There’s a growing number of abandoned or apps missing from the Mac App Store, and this troubles me. I know there's always been abandoned software and there always will be. It just feels like there’s more of it now than ever before. Why is this?
Lifestyle photography in app marketing is often overlooked and that's a real shame. Using great photography can help give a lot of context on how and where an app is supposed to be used, not to mention the aspirational aspect to it all. For example, a running app would be much more inspiring if it were seen in a joggers hand as opposed to a screenshot on a white background.
Whatever type of product you decide to build, you need to make sure it’s something you’re interested in, something you care deeply about. Don't build it if you're not passionate about the idea or possibilities it holds, don't build it because you think there's a gap in the market and it’ll make you millions, because it won’t.
A while ago I read an article on living a year with a distraction free iPhone. I laughed when I read the title, this guy must be one crazy fool I thought to myself. After reading the article I felt like maybe I’m the crazy fool and this guy is actually on to something.
The first year I went to WWDC they had early bird pricing. Apple offered tickets at a discounted rate to try and encourage developers to attend. That was pre-iPhone, way back in June 2007. A lot has changed since then. WWDC has become so popular that you now enter into a lottery system just for the chance to buy a ticket.
When you get swept along in the shininess of the App Store it’s easy to forget that you no longer know who your customers are. You don’t have any of their details, you can't even respond to them when they leave a review on the App Store. The fact of the matter is they are really Apples customers, not yours.
On Tuesday, October 21st 2014 Realmac released RapidWeaver 6 for Mac. The product is ten years old and is the first paid upgrade in four years (paid upgrades should happen more regularly but I got sidetracked). It was also the first time I’ve launched an app outside of the Mac App Store since the stores introduction in 2009. To say I was a little worried about this is an understatement.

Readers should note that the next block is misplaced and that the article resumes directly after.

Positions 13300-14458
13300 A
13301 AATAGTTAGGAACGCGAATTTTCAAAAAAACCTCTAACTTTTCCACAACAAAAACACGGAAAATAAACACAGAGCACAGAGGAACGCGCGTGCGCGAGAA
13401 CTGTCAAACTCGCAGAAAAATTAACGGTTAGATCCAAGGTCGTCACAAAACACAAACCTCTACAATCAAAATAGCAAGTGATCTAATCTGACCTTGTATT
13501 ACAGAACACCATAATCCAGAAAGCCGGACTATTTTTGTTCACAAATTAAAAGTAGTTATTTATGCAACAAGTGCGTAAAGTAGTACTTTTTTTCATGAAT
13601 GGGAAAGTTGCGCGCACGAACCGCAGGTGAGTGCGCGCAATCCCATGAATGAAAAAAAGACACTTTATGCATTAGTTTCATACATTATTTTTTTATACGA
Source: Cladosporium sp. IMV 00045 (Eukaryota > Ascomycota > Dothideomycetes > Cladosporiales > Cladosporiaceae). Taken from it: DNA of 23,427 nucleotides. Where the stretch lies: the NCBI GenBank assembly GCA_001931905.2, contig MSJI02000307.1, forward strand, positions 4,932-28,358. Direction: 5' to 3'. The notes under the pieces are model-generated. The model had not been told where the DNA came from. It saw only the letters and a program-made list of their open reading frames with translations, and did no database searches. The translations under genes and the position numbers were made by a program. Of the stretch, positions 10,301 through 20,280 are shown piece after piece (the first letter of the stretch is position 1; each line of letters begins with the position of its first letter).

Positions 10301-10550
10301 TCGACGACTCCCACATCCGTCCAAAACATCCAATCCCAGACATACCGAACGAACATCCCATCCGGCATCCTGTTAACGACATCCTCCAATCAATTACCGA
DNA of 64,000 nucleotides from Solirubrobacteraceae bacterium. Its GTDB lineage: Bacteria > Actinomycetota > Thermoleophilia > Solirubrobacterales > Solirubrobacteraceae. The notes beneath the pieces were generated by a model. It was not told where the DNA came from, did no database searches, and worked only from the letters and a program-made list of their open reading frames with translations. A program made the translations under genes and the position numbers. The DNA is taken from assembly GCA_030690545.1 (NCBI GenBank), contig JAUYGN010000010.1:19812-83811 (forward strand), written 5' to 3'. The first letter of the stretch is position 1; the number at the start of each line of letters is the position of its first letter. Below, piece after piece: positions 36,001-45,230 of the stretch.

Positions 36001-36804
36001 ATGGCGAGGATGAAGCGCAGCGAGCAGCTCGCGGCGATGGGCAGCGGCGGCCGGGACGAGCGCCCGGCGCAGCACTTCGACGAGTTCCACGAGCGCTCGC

Promo codes have been around since the early days of the App Store and are one of the most basic forms or marketing, yet they are often forgotten about and not used to their full potential. If you’ve launched an app and had some promo codes left over it probably means you could have done a better job at marketing.
Apple has just introduced App Previews on the App Store alongside the release of iOS 8, if you’ve yet to create one for your app I’d encourage you to do so as soon as possible. App Previews are going to be a huge deal for app developers. They appear as the first image on your App Store product page, arguably they are going to be even more important than screenshots.
It surprises me how many companies don’t keep a press list (also known as a media list). It’s honestly one of the most important things you can do for your business no matter what size you’re at. Ironically, it’s even more important for smaller indie studios, yet these are the very people that often don’t have them.
Planning and filming a promo video for an app is hard work; it’s an art form in it’s own right. If you’ve never created one before it can be really tough, there’s no shortage of things that can go wrong on the day of filming. I thought it’d be useful to share some of the things I wish I’d known before I started making promo videos for our apps over at Realmac.
If you’ve been developing apps for a while you’re going to be familiar with the following pattern: You launch a new app, the first week or two of sales are great, but then in the following months, sales start to slow down. Your app revenue is in gradual decline and you wonder when it will stop, and where your daily revenue is going to settle at.
Prompting customers to "Rate this app!" has become common practice, and unfortunately because it's so common, it's hard to go a few days without being pestered to leave a review. I don't think customers would mind being asked to leave a review for an app they love and use daily if they were asked at the right time, but unfortunately that's usually not the case.
Choosing the right pricing strategy for any new app is hard, but if you choose the wrong pricing model, it can cost you thousands of dollars in lost revenue. In this article I'm going to cover the three main revenue models on the App Store and explain how to make sure you pick the one that's right for your app.